How many times have you heard the proclamation, “the consumer owns the brand”?
It would probably be safe to say you’ve heard it numerous times (and uttered it a few more) because it happens to be true. No matter the product or service that an organization is offering to its target market, their success or failure is dependent upon the consumers’ buying of what they’re selling.
Consumers make purchasing decisions based on any number of associations they have with individual brands, and companies spend millions on advertising and marketing activities so that they can influence what those associations might be. Just as we each choose our friends based on their personalities, brands can elicit the same sort of response in consumers. In light of this, wouldn’t it be interesting to know which human personality traits consumers tend to apply to brands?
Well, it’s good thing for us that someone has studied this and given us a few answers:
1st Dimension – SINCERITY
Consumers interpret sincere brands as being down-to-earth, honest, wholesome, and cheerful. Sure, some people find Rachael Ray annoying, but more people find her endearing – the kind of woman you can sit down with for a chat at the kitchen table.
2nd Dimension – EXCITEMENT
The most exciting brands are daring, spirited, imaginative, and on the cutting edge. Not only are Burton snowboards on the cutting edge of technology and performance, the products bearing the Burton name are designed with their audience in mind. Funky graphics and forward-thinking designs make Burton a leader in their competitive industry.
3rd Dimension – COMPETENCE
Reliability, intelligence, and success are the traits associated with these brands. Even in these trying economic times, there are a few financial services firms that still manage to play well in consumer minds. Charles Schwab is the stable, successful, smart guy next door who can tell you what to do with your 401k allocations.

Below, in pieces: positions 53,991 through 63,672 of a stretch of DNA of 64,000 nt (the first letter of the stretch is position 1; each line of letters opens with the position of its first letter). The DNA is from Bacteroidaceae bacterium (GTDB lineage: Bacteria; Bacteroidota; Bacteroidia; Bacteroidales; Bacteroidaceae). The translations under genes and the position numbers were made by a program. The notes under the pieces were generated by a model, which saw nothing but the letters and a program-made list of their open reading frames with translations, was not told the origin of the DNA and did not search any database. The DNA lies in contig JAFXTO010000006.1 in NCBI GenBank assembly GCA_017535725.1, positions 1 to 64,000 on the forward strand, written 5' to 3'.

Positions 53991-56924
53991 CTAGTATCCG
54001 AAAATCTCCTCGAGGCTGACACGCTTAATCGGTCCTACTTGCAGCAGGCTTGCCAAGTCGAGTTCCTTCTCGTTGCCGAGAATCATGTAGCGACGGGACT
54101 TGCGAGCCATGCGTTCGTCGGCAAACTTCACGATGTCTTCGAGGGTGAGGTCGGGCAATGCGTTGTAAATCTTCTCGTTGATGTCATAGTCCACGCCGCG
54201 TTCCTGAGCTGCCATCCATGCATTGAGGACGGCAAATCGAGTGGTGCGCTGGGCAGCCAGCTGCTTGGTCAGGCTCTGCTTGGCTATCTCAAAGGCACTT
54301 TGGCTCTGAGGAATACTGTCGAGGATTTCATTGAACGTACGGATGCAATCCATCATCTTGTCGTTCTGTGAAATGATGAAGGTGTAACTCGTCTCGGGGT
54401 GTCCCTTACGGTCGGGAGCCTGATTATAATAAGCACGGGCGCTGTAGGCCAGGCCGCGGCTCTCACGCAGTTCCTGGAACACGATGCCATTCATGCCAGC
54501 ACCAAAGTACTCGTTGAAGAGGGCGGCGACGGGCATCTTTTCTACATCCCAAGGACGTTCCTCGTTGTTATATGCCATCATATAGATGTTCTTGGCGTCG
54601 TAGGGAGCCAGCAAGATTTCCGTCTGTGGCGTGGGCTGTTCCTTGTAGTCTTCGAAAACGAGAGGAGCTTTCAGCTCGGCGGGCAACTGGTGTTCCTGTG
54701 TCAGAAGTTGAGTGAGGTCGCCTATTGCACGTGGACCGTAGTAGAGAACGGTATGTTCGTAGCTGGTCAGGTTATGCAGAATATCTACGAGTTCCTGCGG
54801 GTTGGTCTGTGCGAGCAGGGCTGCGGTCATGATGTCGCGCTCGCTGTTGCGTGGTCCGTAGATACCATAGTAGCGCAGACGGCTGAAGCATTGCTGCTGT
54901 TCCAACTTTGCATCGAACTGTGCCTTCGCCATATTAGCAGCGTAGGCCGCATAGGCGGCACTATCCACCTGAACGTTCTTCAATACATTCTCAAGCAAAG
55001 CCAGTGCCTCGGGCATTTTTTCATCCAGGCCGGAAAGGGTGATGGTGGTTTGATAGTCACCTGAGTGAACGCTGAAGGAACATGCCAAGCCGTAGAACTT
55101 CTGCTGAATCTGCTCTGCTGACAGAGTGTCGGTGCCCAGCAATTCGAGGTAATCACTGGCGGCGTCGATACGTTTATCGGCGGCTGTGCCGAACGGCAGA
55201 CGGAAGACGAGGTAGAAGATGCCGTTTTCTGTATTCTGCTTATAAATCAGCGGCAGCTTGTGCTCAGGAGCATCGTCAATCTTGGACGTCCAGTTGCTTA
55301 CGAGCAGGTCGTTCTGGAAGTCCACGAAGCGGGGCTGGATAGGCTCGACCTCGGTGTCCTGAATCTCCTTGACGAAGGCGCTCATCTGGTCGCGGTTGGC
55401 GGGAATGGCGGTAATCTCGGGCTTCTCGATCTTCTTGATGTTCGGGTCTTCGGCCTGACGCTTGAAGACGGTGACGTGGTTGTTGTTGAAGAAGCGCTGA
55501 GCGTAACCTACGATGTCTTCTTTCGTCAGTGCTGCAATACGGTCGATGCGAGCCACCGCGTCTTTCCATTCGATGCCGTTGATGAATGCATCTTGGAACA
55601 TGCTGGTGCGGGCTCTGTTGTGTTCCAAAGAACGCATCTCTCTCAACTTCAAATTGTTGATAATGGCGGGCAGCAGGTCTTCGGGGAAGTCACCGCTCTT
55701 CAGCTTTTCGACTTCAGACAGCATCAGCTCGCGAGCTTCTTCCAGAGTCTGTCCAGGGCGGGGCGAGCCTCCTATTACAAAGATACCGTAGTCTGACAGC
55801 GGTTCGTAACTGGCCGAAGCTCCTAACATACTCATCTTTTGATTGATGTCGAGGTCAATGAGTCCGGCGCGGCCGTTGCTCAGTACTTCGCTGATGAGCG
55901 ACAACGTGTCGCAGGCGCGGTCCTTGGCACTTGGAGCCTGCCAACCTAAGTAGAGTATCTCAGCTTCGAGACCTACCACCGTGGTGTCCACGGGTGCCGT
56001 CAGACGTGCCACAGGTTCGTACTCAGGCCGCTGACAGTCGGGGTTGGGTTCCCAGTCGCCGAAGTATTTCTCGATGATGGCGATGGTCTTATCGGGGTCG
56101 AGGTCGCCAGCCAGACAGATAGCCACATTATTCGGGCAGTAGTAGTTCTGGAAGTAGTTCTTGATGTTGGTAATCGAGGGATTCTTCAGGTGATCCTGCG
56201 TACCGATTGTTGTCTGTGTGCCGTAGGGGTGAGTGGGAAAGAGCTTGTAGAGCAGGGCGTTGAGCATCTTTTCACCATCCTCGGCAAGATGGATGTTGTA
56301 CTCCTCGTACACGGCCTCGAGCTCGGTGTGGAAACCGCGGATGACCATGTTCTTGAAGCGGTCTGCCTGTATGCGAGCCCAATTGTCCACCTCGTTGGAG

4th Dimension – SOPHISTICATION
A brand that is sophisticated is viewed as charming and fit for the upper classes. When it comes to esteem and seemingly eternal longevity, the Chanel brand is unequaled. In good times and bad, this brand remains strong as a symbol of a life lived in all the right places, doing all the right things.
5th Dimension – RUGGEDNESS
Interestingly, consumers pick up on this personality dimension quite well. Rugged brands are seen as outdoorsy and tough. The North Face has built an empire by outfitting people who actually do scary outdoorsy things, and those who just like to look good on the streets of NYC.
- If you’re feeling “academic”, read the work of Stanford professor Dr. Jennifer Aaker. Her 1997 paper, Dimensions of Brand Personality, inspired this post.
Are there any other personalities you would attribute to your favorite brands? If so, let’s keep the conversation going – add your comments!